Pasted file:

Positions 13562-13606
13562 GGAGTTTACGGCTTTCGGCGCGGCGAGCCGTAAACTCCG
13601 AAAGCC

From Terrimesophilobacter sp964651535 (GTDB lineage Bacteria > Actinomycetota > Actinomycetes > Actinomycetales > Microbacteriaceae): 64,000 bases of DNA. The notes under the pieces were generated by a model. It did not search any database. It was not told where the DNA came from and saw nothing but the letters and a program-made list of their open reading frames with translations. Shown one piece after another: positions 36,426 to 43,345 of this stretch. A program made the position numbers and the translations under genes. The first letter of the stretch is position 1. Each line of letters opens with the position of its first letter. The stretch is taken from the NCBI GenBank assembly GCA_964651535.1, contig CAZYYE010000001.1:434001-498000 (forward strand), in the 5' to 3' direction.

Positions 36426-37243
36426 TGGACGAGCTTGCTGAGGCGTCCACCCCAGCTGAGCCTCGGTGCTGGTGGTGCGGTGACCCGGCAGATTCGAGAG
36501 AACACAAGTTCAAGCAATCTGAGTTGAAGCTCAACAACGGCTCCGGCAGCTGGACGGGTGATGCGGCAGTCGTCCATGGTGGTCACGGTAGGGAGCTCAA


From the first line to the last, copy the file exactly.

Positions 13562-13606
13562 GGAGTTTACGGCTTTCGGCGCGGCGAGCCGTAAACTCCG
13601 AAAGCC

From Terrimesophilobacter sp964651535 (GTDB lineage Bacteria > Actinomycetota > Actinomycetes > Actinomycetales > Microbacteriaceae): 64,000 bases of DNA. The notes under the pieces were generated by a model. It did not search any database. It was not told where the DNA came from and saw nothing but the letters and a program-made list of their open reading frames with translations. Shown one piece after another: positions 36,426 to 43,345 of this stretch. A program made the position numbers and the translations under genes. The first letter of the stretch is position 1. Each line of letters opens with the position of its first letter. The stretch is taken from the NCBI GenBank assembly GCA_964651535.1, contig CAZYYE010000001.1:434001-498000 (forward strand), in the 5' to 3' direction.

Positions 36426-37243
36426 TGGACGAGCTTGCTGAGGCGTCCACCCCAGCTGAGCCTCGGTGCTGGTGGTGCGGTGACCCGGCAGATTCGAGAG
36501 AACACAAGTTCAAGCAATCTGAGTTGAAGCTCAACAACGGCTCCGGCAGCTGGACGGGTGATGCGGCAGTCGTCCATGGTGGTCACGGTAGGGAGCTCAA